Charlie Sheen’s NYC Incident Sparks Abuse Claims, Lawsuit

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97737649 Charlie Sheens NYC Incident Sparks Abuse Claims, Lawsuit

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Roughly a month after a wild night that left a New York hotel room in tatters and sent Charlie Sheen to the hospital, the drama continues.

Police in New York on Tuesday were investigating a harassment claim made a day earlier by a woman found locked in the bathroom of Sheen’s suite during the incident at the swank Plaza Hotel. She told police the actor put his hands around her throat during the raucous evening in late October, but she managed to slip away and hid in a bathroom. She later said in a nationally televised interview Monday that the actor used racial slurs. Within hours, Sheen sued Capri Anderson claiming her version of events was a fabrication and that she sought $1 million from him to remain quiet.

Sheen’s filing pre-empted a lawsuit Anderson said she planned to file against the actor alleging battery and false imprisonment.

Her attorney, Keith Davidson, did not return calls and e-mails seeking comment Monday evening.

Police in New York were investigating the claims and will interview Sheen, but no date has been set. No charges have been filed, but the dueling allegations ensure that Sheen’s life will remain the subject of court hearings, as it has for most of the year.

The “Two and a Half Men” star pleaded guilty in August to assaulting his wife on Christmas Day in Aspen, Colo. He was sentenced to 30 days in a rehabilitation center, 30 days of probation and 36 hours of anger management.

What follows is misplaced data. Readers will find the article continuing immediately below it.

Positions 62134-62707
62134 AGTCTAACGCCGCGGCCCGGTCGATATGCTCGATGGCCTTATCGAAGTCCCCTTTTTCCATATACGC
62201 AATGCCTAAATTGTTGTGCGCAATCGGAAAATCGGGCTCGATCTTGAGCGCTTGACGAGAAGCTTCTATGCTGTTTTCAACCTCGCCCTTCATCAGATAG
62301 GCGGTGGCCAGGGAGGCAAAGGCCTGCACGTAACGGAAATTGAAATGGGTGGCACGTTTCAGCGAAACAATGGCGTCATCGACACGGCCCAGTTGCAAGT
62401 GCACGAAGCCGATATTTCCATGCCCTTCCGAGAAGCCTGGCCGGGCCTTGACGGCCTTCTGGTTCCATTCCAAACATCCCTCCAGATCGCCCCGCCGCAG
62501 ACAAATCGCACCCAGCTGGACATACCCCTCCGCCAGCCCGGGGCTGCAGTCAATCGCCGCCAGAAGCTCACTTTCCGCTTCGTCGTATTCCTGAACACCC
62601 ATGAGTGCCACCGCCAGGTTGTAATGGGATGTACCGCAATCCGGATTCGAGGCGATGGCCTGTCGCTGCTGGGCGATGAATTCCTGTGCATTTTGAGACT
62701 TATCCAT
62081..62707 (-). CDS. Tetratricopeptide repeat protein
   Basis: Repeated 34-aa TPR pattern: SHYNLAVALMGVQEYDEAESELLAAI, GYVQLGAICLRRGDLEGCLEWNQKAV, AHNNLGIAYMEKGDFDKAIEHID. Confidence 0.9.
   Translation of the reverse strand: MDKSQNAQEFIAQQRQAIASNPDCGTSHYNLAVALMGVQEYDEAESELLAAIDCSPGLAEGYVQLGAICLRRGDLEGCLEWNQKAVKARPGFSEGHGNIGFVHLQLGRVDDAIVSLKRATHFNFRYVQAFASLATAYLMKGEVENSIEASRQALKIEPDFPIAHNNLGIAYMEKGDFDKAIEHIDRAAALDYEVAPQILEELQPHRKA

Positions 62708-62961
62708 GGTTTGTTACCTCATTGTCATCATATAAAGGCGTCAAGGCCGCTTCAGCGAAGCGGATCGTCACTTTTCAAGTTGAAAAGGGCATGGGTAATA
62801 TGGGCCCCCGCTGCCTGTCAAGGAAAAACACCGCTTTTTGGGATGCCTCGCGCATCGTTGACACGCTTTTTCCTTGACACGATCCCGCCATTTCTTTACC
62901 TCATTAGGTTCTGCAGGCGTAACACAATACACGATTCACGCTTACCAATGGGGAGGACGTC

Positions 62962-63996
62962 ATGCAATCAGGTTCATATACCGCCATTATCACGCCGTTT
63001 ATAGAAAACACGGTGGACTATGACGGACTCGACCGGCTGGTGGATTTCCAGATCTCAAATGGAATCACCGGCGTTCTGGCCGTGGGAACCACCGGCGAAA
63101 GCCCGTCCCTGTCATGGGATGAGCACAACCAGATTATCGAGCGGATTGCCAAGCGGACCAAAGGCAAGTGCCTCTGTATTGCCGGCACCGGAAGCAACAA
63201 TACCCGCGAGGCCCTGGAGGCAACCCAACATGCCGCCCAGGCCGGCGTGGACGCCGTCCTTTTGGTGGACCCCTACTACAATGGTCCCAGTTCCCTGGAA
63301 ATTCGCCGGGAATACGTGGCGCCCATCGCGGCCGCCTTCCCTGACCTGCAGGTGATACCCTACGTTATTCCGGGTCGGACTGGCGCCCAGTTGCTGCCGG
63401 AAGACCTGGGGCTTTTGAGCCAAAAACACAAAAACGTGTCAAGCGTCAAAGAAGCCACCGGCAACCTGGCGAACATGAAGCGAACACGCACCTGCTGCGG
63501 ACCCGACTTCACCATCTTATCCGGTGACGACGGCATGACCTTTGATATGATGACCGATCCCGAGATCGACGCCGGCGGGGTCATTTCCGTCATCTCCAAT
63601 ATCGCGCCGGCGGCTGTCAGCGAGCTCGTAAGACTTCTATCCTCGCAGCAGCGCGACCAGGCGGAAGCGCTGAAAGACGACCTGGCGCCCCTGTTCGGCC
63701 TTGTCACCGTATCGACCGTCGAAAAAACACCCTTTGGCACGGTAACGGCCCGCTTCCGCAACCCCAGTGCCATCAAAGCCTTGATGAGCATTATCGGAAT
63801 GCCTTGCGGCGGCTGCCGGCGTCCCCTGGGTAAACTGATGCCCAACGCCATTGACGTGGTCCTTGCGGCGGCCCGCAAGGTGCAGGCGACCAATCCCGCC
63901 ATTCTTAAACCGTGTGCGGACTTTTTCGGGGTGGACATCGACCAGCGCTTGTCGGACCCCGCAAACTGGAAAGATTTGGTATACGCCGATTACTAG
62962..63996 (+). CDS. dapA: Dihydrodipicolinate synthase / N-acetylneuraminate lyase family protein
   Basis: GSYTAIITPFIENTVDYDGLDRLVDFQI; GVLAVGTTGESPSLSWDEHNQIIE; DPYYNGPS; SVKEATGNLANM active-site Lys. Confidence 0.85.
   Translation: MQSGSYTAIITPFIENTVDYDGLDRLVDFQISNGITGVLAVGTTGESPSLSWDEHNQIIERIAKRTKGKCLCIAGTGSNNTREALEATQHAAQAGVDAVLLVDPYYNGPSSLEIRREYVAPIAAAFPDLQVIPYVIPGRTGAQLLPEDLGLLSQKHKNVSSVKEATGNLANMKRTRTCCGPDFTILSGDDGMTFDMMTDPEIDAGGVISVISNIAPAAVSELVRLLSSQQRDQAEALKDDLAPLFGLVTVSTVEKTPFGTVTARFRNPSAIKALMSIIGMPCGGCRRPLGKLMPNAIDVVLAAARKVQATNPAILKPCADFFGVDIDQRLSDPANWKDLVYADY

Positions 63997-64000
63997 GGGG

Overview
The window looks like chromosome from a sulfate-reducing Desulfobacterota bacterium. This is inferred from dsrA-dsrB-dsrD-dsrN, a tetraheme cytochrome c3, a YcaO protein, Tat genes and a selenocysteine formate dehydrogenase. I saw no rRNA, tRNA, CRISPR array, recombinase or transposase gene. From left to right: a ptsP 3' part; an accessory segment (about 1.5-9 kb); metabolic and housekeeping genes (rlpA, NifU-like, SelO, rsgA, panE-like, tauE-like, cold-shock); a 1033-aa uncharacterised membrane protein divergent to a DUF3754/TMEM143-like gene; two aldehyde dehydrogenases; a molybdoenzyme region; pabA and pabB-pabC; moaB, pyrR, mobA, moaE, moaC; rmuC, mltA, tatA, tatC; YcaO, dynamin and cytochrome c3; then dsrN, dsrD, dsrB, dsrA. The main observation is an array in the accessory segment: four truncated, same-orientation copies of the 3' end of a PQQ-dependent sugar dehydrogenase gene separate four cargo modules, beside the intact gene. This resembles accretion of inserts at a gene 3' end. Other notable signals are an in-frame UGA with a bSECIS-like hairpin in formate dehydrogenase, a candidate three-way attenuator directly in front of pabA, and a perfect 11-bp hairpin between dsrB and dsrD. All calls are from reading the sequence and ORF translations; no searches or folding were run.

He was briefly hospitalized Oct. 26 after security at the luxury Plaza Hotel reported he was disorderly and had broken furniture in his room. He voluntarily went with authorities for a psychiatric evaluation and was released from the hospital the same day. His publicist, Stan Rosenfield, said at the time that Sheen had an adverse reaction to medication.

Sheen was not arrested, and the incident had no impact on the Colorado case. Sheen’s lawsuit claims Anderson threatened to travel to meet with the district attorney in Aspen if he did not pay her $1 million.

The lawsuit also claims Anderson dropped the demand to $500,000 on the eve of taping the ABC’s “Good Morning America” interview to remain quiet.

In the interview, she claimed Sheen offered her an unspecified sum of money after the incident last month at the Plaza Hotel.

Anderson told “Good Morning America” host George Stephanopoulos that she had been hired for $3,500 to join Sheen for dinner on Oct. 25. She called reports that she expected to be paid for sex “absolutely untrue.”

She said Sheen became increasingly unruly as the evening wore on.

“It’s hard to say, being that it was my first time hanging out with him, if it was normal everyday behavior for him,” she said.

Anderson said that after dinner at a restaurant, she accompanied the “fairly intoxicated” Sheen back to his hotel suite, where “there was a little bit of romance, if you will.”

But in the room Sheen became increasingly agitated, including making racial slurs she didn’t specify.

He snorted a “white powdery substance,” she said.

Sheen’s lawsuit includes a reference to Anderson’s interview Monday, which was to be followed up later in the day with a segment on “Nightline.”

He claims Anderson locked herself in the bathroom because she had taken one of the Emmy-nominated actor’s watches valued at $165,000. The suit is seeking substantial monetary damages, including the costs of the Patek Philippe watch.

“Through this action, Sheen intends to expose (Anderson) for the fraud that she is, and to seek redress for her unlawful attempt to extort an exorbitant sum of money from him based on sheer lies and deceit.”

On the CBS series “Two and a Half Men,” TV’s top-rated sitcom, Sheen plays a character named Charlie Harper, a freewheeling bachelor whose playboy lifestyle is complicated when his uptight brother and the brother’s son move in.

Sheen’s legal issues haven’t hurt the “Men,” which has remained in the Top 20 primetime shows ranked by Nielsen Co. since the hotel incident with more than 13 million viewers.

Associated Press writer Colleen Long and AP Television Writer Frazier Moore in New York contributed to this report.

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